wisconsin

Dem Senate Takeover Probable, If Cruz or Trump Nominee

The prospect of Trump or Cruz at the top of the ticket makes Republicans holding onto control of the Senate much more difficult. (Chip Somodevilla/Getty Images)

With Donald Trump and Texas Sen. Ted Cruz seemingly positioned to fight it out for the Republican presidential nomination, Democrats are now poised to take over the Senate in November.  

The two Republicans still in the race who could help their party’s Senate prospects, Florida Sen. Marco Rubio and Ohio Gov. John Kasich, continue to flounder. While a deadlocked GOP convention in Cleveland could, at least in theory, nominate a candidate with broad appeal and low enough negatives to revive the party’s Senate prospects, that development is both a long way in the future and a long shot.  

Ribble Retirement Creates Vulnerable GOP Open Seat

With Ribble, right, out of the picture, there will be renewed Democratic interest in his seat. (Tom Williams/CQ Roll Call File Photo)

Three-term Wisconsin Rep. Reid Ribble's retirement leaves Republicans with yet another competitive open seat to defend.  

Based on the 2008 presidential results, the 8th District looks like a great Democratic takeover opportunity. President Barack Obama carried the northeastern Wisconsin district, which includes Green Bay and Appleton, by 9 points and Democratic Rep. Steve Kagen was re-elected that same year by a similar margin.  

Reid Ribble Won't Seek Re-Election

Ribble won't seek a fourth term. (Tom Williams/CQ Roll Call File Photo)

Three-term Wisconsin Republican Reid Ribble announced Saturday that he won't run for re-election — one term shy of the four-term limit pledge he made when first elected in 2010.  

"My reasons are fairly simple and straightforward. I feel very fortunate to have a strong marriage, grown children, and three wonderful grandchildren. I want to dedicate more time to them," Ribble said in a statement. Additionally, I’ve always said elected office shouldn’t be a career. I come from the private sector and am anxious to return to it and to a more private life."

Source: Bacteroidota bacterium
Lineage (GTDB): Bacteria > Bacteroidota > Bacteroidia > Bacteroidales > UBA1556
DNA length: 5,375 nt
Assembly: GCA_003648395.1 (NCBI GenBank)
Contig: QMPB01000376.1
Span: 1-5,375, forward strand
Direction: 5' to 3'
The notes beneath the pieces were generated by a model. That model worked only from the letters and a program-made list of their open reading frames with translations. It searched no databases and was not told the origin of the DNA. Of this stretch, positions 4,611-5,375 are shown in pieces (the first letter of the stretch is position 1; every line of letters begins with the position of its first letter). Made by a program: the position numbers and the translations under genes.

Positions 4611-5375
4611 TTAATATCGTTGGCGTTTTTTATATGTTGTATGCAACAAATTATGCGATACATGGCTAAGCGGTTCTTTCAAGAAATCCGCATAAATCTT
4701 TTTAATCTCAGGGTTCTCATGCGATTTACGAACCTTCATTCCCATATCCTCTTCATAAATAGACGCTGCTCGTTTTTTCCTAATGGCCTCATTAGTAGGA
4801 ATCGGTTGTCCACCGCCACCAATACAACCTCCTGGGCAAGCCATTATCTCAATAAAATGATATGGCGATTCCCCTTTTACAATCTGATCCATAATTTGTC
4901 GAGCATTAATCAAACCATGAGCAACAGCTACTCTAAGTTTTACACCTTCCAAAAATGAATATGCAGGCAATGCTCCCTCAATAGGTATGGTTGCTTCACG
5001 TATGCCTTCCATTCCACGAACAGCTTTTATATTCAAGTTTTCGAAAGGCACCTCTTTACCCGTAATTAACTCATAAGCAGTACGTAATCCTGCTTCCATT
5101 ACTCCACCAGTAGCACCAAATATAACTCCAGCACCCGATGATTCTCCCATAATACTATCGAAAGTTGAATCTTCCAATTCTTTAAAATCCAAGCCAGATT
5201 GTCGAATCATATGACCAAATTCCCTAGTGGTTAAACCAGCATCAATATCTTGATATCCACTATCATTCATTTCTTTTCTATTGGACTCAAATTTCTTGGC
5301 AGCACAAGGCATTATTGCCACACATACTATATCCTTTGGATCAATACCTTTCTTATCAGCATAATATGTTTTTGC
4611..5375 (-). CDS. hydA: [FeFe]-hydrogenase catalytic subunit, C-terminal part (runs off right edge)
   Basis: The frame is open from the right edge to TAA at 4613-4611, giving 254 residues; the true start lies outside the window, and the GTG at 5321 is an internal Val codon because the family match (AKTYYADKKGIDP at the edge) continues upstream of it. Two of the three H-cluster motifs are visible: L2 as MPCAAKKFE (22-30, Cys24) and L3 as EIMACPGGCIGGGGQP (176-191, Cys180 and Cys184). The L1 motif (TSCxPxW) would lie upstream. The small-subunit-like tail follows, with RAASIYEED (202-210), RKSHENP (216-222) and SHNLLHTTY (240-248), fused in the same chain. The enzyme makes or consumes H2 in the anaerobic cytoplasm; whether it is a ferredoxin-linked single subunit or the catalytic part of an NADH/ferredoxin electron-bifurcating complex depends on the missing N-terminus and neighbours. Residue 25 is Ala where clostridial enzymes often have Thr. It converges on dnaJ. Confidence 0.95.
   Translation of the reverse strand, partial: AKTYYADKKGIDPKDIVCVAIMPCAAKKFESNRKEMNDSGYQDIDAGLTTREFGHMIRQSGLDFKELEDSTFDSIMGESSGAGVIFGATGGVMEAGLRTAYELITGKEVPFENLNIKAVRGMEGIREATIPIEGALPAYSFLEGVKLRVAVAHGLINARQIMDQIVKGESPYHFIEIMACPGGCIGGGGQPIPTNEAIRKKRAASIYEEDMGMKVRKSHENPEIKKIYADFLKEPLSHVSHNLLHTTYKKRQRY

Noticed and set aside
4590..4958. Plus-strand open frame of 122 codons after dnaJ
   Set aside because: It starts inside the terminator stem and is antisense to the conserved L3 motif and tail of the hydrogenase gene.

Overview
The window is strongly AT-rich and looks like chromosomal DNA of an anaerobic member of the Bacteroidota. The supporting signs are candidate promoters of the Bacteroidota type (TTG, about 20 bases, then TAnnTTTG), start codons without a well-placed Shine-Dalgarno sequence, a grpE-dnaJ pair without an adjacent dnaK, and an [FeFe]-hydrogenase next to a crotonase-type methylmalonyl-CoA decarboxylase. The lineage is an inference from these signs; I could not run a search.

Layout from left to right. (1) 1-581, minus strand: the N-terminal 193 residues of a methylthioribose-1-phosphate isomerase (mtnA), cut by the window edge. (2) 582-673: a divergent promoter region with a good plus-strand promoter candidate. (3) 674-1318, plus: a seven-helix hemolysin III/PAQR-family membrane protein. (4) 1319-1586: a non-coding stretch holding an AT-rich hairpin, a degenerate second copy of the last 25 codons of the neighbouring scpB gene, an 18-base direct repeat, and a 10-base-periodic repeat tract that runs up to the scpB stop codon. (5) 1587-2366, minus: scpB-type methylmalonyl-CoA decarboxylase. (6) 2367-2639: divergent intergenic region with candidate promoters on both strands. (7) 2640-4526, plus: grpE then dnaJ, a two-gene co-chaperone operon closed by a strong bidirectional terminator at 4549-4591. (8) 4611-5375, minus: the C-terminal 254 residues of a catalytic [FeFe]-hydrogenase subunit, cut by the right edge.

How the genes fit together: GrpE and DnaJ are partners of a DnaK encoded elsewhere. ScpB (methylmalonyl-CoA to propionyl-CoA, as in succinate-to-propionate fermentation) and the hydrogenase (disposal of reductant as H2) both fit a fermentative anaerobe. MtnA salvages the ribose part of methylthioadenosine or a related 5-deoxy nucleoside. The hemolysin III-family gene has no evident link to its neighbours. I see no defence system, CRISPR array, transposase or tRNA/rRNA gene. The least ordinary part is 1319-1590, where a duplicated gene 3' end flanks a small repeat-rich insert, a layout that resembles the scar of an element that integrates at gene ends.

Obama’s Empty Campaign Threat on Gun Control

Obama listens to a question from Pintal County, Ariz., Sheriff Paul Babeu during a town hall event on Thursday. (Aude Guerrucci/Pool/Getty Images)

In the heat of his push for more gun control, President Barack Obama threatened to withhold support from anyone, including Democrats, who didn’t support “common-sense” changes. But based on the political realities of this cycle, his comments aren’t likely to dramatically impact Senate races.  

“Even as I continue to take every action possible as president, I will also take every action I can as a citizen,” Obama wrote in a New York Times op-ed . “I will not campaign for, vote for or support any candidate, even in my own party, who does not support common-sense gun reform.”  

Top Races in 2016: The Midwest

Wisconsin Gov. Scott Walker votes in Milwaukee on Election Day 2014. (Darren Hauck/Getty Images File Photo)

This is the fourth in a series of eight regional looks at the most competitive House and Senate races for 2016. The Midwest Region covers Illinois, Indiana, Michigan, Minnesota, Ohio and Wisconsin.